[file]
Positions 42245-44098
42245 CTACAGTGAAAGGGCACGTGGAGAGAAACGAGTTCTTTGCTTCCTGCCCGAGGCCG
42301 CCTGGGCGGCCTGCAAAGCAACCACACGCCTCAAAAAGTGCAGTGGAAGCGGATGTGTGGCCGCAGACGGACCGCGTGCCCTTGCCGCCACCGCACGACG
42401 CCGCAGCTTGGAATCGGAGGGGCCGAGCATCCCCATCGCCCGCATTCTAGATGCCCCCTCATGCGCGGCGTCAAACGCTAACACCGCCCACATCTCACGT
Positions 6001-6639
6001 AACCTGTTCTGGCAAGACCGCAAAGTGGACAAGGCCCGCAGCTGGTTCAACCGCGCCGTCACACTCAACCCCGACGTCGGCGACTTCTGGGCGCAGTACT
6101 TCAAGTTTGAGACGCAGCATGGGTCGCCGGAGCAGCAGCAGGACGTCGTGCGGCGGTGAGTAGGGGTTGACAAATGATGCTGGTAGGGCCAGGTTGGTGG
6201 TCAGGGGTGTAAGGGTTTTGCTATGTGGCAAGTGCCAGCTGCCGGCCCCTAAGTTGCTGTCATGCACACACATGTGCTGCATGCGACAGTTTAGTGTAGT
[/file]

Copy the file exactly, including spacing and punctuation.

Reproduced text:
Positions 42245-44098
42245 CTACAGTGAAAGGGCACGTGGAGAGAAACGAGTTCTTTGCTTCCTGCCCGAGGCCG
42301 CCTGGGCGGCCTGCAAAGCAACCACACGCCTCAAAAAGTGCAGTGGAAGCGGATGTGTGGCCGCAGACGGACCGCGTGCCCTTGCCGCCACCGCACGACG
42401 CCGCAGCTTGGAATCGGAGGGGCCGAGCATCCCCATCGCCCGCATTCTAGATGCCCCCTCATGCGCGGCGTCAAACGCTAACACCGCCCACATCTCACGT
Positions 6001-6639
6001 AACCTGTTCTGGCAAGACCGCAAAGTGGACAAGGCCCGCAGCTGGTTCAACCGCGCCGTCACACTCAACCCCGACGTCGGCGACTTCTGGGCGCAGTACT
6101 TCAAGTTTGAGACGCAGCATGGGTCGCCGGAGCAGCAGCAGGACGTCGTGCGGCGGTGAGTAGGGGTTGACAAATGATGCTGGTAGGGCCAGGTTGGTGG
6201 TCAGGGGTGTAAGGGTTTTGCTATGTGGCAAGTGCCAGCTGCCGGCCCCTAAGTTGCTGTCATGCACACACATGTGCTGCATGCGACAGTTTAGTGTAGT